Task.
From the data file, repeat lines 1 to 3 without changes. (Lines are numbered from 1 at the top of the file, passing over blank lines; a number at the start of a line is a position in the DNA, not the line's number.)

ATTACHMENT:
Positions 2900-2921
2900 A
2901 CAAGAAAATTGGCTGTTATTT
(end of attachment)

Positions 2900-2921
2900 A
2901 CAAGAAAATTGGCTGTTATTT